Fenchurch Street

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Midway down Fenchurch Street, looking west. 20 Fenchurch Street is under construction Eastern City of London 08.03.2013 16-32-59 20 fenchurch street.jpg
Midway down Fenchurch Street, looking west. 20 Fenchurch Street is under construction

Fenchurch Street is a street in London linking Aldgate at its eastern end with Lombard Street and Gracechurch Street in the west. It is a well-known thoroughfare in the City of London financial district and is the site of many corporate offices and headquarters.

Aldgate ward of the City of London

Aldgate is an electoral Ward and area of the City of London, named after a gate in the ancient London Wall around the City. The gate also gave its name to Aldgate High Street and to a nearby locale with the same name in the London Borough of Tower Hamlets. It is 2.3 miles (4 km) east north-east of Charing Cross, bounded by White Kennet Street in the north and Crutched Friars in the south, taking in Leadenhall and Fenchurch Streets, which remain principal thoroughfares through the City, each splitting from the short street named Aldgate that connects to Aldgate High Street.

Lombard Street, London street in the City of London

Lombard Street is a street notable for its connections with the City of London's merchant, banking and insurance industries, stretching back to medieval times.

Gracechurch Street main road in the City of London

Gracechurch Street is a main road in the City of London, the historic and financial centre of London, which is designated the A1213.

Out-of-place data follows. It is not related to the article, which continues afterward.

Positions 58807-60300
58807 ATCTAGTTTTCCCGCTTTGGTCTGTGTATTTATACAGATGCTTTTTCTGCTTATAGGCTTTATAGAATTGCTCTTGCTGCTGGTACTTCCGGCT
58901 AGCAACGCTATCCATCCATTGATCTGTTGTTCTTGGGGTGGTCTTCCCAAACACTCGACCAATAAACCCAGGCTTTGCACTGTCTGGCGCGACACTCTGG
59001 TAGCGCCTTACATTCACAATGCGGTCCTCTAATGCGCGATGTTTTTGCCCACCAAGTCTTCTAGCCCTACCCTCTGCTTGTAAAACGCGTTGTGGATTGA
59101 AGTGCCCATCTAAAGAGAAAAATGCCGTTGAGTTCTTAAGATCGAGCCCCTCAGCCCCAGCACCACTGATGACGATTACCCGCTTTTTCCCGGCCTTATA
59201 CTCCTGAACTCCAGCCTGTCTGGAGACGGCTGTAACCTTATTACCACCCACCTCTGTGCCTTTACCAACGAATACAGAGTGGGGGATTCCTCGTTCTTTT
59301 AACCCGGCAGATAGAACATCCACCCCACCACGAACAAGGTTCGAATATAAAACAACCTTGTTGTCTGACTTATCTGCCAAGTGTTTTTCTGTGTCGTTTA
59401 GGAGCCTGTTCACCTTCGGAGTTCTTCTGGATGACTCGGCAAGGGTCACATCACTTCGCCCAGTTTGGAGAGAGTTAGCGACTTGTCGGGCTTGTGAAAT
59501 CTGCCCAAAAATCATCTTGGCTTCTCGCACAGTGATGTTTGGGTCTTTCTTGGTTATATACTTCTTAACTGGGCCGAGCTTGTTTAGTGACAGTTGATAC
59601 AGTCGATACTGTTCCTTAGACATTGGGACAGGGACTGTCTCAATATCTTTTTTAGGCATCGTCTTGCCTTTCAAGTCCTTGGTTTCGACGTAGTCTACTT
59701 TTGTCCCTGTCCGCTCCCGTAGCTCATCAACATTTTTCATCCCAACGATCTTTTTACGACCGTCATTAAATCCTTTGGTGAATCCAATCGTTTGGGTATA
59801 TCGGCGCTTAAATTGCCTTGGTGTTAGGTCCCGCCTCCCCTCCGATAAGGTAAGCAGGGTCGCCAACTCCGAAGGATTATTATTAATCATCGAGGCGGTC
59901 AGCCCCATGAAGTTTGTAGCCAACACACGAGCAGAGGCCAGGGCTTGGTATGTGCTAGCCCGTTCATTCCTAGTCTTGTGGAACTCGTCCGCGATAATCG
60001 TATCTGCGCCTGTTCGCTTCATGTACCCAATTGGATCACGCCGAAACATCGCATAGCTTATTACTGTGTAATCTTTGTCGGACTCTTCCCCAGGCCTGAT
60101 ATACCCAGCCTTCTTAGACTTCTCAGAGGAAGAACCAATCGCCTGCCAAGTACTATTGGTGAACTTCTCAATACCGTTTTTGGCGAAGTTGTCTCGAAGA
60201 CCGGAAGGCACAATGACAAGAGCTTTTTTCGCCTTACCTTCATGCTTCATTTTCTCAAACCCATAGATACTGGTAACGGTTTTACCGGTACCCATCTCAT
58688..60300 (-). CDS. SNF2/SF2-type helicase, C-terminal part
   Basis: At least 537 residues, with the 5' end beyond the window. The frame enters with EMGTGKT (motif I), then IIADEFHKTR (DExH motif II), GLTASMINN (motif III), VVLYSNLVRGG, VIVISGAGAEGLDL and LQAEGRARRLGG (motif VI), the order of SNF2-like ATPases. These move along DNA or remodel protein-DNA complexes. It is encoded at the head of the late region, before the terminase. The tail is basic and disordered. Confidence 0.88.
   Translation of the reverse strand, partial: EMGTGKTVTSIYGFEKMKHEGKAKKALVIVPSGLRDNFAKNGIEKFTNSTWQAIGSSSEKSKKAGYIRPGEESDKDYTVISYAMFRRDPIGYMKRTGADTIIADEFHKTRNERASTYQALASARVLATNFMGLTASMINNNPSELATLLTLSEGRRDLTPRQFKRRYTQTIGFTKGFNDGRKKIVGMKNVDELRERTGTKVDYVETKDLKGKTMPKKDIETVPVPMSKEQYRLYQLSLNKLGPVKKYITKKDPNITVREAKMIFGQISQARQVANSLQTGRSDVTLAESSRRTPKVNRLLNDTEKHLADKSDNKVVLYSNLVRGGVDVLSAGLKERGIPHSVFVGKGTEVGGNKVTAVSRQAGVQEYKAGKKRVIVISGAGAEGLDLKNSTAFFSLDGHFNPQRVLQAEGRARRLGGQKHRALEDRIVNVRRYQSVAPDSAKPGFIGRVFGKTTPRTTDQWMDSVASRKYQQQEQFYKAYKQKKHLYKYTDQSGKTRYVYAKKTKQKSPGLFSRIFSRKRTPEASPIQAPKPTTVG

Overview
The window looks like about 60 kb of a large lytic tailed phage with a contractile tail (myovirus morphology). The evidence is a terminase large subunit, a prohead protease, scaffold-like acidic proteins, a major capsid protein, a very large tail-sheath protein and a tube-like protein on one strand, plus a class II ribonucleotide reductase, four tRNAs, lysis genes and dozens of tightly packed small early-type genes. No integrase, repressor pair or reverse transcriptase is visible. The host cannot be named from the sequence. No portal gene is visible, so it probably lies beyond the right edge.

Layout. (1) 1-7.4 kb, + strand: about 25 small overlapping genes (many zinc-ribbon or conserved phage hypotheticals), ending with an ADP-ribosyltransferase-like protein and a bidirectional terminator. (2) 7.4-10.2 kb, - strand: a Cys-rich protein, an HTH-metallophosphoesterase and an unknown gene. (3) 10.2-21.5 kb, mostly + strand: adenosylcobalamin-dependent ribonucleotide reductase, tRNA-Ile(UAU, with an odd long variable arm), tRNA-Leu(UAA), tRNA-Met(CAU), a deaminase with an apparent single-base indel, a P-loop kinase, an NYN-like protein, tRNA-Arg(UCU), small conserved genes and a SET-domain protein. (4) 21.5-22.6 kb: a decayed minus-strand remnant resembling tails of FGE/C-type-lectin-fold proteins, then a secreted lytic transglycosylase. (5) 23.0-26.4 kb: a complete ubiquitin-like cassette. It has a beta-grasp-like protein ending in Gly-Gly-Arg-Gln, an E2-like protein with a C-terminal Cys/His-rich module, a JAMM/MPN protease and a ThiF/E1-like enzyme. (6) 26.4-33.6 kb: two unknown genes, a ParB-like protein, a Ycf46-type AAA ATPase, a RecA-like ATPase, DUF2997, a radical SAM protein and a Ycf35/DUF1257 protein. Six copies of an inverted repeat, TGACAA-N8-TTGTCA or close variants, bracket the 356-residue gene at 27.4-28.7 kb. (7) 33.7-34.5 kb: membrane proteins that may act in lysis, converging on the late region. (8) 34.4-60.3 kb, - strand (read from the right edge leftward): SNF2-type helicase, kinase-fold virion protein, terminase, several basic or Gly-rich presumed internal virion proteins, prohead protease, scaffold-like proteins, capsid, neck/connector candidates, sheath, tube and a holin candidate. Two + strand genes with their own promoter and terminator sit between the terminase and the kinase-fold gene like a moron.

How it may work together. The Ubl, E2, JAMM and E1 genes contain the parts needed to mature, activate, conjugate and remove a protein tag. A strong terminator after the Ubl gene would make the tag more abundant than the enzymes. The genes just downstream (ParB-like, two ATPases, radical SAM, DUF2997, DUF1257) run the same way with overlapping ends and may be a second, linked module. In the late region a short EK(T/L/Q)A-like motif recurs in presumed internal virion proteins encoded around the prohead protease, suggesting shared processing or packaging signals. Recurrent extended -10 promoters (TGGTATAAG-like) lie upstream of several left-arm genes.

To the south of Fenchurch Street and towards its eastern end is Fenchurch Street railway station, a mainline terminus with services towards east London and Essex. Other notable sites include the commercial buildings at 20 Fenchurch Street and Plantation Place.

Fenchurch Street railway station central London railway terminus

Fenchurch Street railway station, also known as London Fenchurch Street, is a central London railway terminus in the southeastern corner of the City of London. It takes its name from its proximity to Fenchurch Street, a key thoroughfare in the City. The station and all trains are operated by c2c. Services run on lines built by the London and Blackwall Railway (L&BR) and the London, Tilbury and Southend Railway (LTSR) to destinations in east London and south Essex, including Upminster, Grays, Basildon, Southend and Shoeburyness.

20 Fenchurch Street commercial skyscraper in London

20 Fenchurch Street is a commercial skyscraper in London that takes its name from its address on Fenchurch Street, in the historic City of London financial district. It has been nicknamed 'The Walkie-Talkie' because of its distinctive shape. Construction was completed in spring 2014, and the three-floor 'sky garden' was opened in January 2015. The 38-story building is 160 m (525 ft) tall.

Plantation Place

Plantation Place is one of the largest office developments in the City of London, the primary financial district of London, taking its name from a previous Plantation House, once the world's recognised centre of the tea trade.


Fenchurch Street is home to many shops, pubs and offices, including 20 Fenchurch Street, a 525 ft tall skyscraper completed in 2014.

Fenchurch Street (western end) Fenchurch Street London.jpg
Fenchurch Street (western end)

Located at No. 71 is Lloyd's Register, where the annual journal Lloyd's Registry was previously published. The frontage on Fenchurch Street was built in 1901 by Thomas Edward Collcutt and is a Grade II* listed building. [1] The more modern building behind was designed by Richard Rogers and towers above it. This was completed in 1999 and was shortlisted for the RIBA Stirling prize in 2002.

Lloyds Register company